Just today I was doing a quest where I could either bash some buried humans heads open with a shovel and get blood to gush out and cover me or dig them out, I'm Forsaken so of course I killed all but two (The two that survived will have nightmares of me bashing their friends heads in while zombies eat their other friends heads for the rest of their short disturbed lives).

Kids shouldn't be playing games anyways, they should be outside playing sports and getting real life experience.
Parents should learn how to raise their kids.

Posted: Nov 30th 2010 5:48PM Solp said

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@Drunken Irish Sniper

While I don't agree that kids should HAVE to be out getting life experience or playing sports, or any other of the things kids "should" be doing; it's important for parents to realise that the internet doesn't promote healthy habits or traits. Particularly in a game as addicting as WoW can be.

I don't feel that online games are a place for kids, there's all the jerkiness of real life, with none of the repremanding consequences for being horrible to someone else.

On the subject of WoW as a topic for parents who frequent Massively... seems a moot point, since any parent who visits Massively would surely know, or easily be able to find out info about WoW should their kid wish to play it.

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Posted: Nov 30th 2010 11:43PM SgtBaker1234556 said

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2004 called and wanted its WoW review back

Posted: Dec 1st 2010 1:49AM Joystiq Login Bugs SUCK said

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For any parents that may be reading this and considering if they should let their kids play I have only one thing to say.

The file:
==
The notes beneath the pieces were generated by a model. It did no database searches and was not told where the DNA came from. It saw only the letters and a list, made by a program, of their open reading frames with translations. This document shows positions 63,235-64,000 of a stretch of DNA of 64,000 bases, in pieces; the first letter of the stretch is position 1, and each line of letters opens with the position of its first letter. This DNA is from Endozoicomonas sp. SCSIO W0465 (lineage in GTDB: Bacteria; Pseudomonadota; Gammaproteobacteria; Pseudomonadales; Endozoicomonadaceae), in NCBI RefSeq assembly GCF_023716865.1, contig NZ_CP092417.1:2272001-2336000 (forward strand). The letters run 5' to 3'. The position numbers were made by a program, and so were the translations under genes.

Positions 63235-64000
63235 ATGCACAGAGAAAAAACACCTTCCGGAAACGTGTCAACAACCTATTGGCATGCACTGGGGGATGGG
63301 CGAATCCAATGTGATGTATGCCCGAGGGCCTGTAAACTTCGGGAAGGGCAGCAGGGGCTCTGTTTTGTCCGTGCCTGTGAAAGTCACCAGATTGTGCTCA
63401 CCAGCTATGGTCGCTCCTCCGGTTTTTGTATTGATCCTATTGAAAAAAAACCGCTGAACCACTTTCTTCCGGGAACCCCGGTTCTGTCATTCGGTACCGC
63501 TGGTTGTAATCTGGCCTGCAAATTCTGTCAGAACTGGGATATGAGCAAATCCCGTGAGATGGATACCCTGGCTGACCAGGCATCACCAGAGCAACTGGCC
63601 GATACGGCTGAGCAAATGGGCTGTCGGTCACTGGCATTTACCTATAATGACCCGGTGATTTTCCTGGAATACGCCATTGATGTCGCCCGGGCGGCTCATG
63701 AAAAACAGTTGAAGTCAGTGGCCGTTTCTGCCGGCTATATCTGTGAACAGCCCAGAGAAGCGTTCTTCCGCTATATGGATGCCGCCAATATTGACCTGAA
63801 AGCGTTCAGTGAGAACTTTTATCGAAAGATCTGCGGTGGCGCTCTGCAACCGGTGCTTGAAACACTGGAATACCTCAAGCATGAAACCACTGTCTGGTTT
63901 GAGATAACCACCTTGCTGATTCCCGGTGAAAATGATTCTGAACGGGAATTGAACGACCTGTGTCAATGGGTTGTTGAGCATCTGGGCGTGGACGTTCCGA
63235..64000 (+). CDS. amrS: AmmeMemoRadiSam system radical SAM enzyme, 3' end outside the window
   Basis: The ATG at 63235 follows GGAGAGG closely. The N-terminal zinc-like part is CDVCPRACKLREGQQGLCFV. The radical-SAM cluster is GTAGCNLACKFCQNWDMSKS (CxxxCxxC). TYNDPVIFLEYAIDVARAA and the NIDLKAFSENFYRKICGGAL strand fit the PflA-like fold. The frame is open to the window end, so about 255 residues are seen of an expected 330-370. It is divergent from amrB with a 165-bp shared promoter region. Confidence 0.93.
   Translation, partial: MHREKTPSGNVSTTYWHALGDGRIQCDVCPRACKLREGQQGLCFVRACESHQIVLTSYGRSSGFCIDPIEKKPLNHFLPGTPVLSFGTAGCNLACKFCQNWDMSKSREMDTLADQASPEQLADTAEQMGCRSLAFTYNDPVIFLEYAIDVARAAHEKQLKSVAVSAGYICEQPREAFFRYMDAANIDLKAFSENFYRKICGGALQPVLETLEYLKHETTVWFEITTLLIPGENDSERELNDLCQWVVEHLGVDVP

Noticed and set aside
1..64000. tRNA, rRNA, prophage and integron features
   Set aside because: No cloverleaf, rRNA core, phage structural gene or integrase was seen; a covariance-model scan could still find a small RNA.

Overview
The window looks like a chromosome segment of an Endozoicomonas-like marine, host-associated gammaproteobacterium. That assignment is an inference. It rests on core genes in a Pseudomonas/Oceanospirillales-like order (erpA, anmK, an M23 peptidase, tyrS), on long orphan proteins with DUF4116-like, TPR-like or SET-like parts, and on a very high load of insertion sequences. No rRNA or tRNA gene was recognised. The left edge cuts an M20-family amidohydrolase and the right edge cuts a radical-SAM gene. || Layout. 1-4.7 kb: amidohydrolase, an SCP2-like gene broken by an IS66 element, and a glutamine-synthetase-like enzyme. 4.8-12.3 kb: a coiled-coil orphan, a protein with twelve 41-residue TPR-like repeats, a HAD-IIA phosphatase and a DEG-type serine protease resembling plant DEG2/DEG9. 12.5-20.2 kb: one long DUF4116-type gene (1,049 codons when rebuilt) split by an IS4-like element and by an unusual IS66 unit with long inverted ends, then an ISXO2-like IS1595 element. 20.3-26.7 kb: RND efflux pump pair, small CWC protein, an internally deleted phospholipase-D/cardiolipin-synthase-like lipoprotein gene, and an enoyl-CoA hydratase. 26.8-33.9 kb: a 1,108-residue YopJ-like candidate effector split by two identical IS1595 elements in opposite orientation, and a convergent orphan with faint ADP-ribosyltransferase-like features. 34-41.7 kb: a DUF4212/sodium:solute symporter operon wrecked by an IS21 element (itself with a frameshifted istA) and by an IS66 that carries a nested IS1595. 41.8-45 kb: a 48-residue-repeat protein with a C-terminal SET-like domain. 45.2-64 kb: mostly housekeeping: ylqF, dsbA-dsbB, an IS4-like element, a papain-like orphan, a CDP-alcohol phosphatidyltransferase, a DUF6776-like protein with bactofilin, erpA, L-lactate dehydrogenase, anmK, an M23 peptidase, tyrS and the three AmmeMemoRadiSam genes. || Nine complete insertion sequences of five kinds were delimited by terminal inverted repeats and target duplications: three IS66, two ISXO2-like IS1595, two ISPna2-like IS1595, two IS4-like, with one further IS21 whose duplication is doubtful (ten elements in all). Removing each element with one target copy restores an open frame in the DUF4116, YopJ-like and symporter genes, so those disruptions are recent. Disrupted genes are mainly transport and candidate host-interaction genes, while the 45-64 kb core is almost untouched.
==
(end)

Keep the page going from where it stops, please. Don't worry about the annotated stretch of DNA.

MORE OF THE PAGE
[2: Trade] AvgPlayer: [Ferocious Butt][Pounding][For the Children]

Posted: Dec 1st 2010 1:28PM Waxil said

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The game may be rated T for teen but it's an online community which can be (and often is) far closer to (and even beyond) a solid M. This is why the ratings box says "online experience may vary", aka people suck.

As an adult who spent an awful lot of his youth on games I would also like to remind parents to be firm about it, set limits and enforce them, and don't be afraid to take gaming completely off the table if appropriate. Will they hate you for doing so? Yes, but it's not your job to be their friend.

Posted: Dec 1st 2010 2:00PM Tom in VA said

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My advice -- and what I require of my (younger) kids, if they want to play WoW -- is to turn off all chat channels, all of them, and not to group for instances or group quests. Period. There's plenty else to do in WoW that's quite fun.

I only have 1 pre-teen (left), the rest of my kids are teenagers. They all play WoW. We have gone over how to deal with creeps, etc., and the youngest of my kids, as I said, is not allowed to use chat at all in any form until he's older.

Frankly, the game is a whole lot "quieter" (and, in my opinion, less obnoxious) with the Say, Trade, Whisper, Yell, General, Trade, etc., channels all turned off. :-)

Posted: Dec 3rd 2010 9:54PM Jack Pipsam said

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well, WoW is a kids game